Dad’s pic of toddler’s meltdown teaches amazing parenting tip


Any parent knows the feeling of being in a public place and noticing that your little one is about to slip into a tantrum.

They might avoid holding your hand, their lip quivering, or slouch onto the floor in a silent protest. But inevitably, the tears will start, and with it the loud cries – a full on toddler tantrum.

While it can be embarrassing and you may try to get your little one quiet down, or maybe hurry them out of the store, this viral photo makes an important point about fighting that instinct to feel ashamed.

The photo, shared by actor Justin Baldoni, shows Justin and his father looking down at Justin’s daughter, Maiya, who is in the throws of one such full-on toddler tantrum in the middle of a grocery store.

Instead of looking embarrassed, or trying to get her to stop crying, both men just watch her with tender expressions on their faces. Something that Justin thinks is crucially important to the emotional development of his little girl.

He explains in the caption: ‘There are no perfect parents, but one thing my dad taught me is to not parent based on what anyone else thinks. My dad always let me feel what I needed to feel, even if it was in public and embarrassing.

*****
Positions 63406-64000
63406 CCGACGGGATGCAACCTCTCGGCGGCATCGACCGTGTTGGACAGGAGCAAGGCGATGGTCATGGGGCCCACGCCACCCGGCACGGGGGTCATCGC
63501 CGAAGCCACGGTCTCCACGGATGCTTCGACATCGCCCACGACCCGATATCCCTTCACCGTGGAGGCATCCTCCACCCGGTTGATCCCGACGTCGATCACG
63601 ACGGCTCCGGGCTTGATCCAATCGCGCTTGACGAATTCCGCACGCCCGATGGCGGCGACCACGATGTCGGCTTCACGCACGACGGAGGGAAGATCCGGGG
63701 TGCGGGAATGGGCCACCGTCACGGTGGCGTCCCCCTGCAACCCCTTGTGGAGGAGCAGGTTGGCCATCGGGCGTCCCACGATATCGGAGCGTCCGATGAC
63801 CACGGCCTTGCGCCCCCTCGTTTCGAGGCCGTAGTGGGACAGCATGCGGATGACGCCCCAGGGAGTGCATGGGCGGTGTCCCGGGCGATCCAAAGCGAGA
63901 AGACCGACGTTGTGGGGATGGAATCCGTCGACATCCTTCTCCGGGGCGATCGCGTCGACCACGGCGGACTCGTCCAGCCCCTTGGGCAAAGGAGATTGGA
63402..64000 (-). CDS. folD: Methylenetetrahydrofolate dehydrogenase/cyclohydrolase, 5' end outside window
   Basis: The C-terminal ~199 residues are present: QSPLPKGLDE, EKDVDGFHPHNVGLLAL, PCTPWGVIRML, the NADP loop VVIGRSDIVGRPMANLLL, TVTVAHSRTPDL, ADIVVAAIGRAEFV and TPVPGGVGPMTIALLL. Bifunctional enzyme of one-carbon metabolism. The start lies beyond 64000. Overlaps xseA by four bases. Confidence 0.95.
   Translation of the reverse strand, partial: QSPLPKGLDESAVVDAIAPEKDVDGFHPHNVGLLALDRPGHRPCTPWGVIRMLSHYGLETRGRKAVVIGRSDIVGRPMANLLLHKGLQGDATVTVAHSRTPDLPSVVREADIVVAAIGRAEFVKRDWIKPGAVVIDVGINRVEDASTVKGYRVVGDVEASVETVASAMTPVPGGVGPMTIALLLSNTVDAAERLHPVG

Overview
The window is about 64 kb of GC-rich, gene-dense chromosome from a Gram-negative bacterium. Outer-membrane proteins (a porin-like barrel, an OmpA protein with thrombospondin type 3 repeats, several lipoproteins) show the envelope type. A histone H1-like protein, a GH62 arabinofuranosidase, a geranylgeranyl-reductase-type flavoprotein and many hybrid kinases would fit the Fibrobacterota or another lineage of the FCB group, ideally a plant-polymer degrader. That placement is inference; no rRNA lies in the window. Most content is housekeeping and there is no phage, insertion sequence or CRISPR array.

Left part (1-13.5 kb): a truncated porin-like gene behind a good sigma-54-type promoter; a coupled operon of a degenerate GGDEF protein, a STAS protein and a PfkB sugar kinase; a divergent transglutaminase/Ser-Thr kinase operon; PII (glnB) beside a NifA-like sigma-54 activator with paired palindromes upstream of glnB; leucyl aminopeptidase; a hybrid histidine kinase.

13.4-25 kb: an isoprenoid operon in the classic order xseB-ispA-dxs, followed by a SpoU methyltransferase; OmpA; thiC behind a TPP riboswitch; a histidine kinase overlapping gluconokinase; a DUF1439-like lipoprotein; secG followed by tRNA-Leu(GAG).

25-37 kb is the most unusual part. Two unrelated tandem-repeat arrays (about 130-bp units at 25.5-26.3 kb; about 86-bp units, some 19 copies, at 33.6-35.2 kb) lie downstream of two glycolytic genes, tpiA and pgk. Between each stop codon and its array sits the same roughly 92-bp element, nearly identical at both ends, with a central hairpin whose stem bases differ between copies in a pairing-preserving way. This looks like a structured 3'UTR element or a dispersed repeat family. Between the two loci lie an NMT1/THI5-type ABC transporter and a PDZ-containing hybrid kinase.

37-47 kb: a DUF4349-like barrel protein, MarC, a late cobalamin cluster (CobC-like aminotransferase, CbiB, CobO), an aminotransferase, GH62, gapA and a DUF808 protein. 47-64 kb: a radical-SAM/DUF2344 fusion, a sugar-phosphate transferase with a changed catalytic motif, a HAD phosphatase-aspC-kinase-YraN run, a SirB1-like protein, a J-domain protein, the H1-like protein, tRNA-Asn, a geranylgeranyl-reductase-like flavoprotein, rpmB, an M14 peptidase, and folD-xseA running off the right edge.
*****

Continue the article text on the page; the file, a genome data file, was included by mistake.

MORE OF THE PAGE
‘I don’t remember him ever saying “You’re embarrassing me!” or “Dont cry!” It wasn’t until recently that I realized how paramount that was for my own emotional development.’

He adds that he doesn’t want his daughter to grow up thinking that it’s not okay to be overwhelmed, or to express things that she is feeling.

‘Our children are learning and processing so much information and they don’t know what to do with all of these new feelings that come up.

‘It’s not embarrassing to me when she throw tantrums in the grocery store, or screams on a plane. I’m her dad…not yours. Let’s not be embarrassed for our children.’

Teaching kids that their emotional moments are embarrassing and shameful is something that could come back and cause problems later in life.

So for the sake of the emotional health of the toddlers in our lives, don’t worry about the sideways glances from a couple of randoms in the supermarket.

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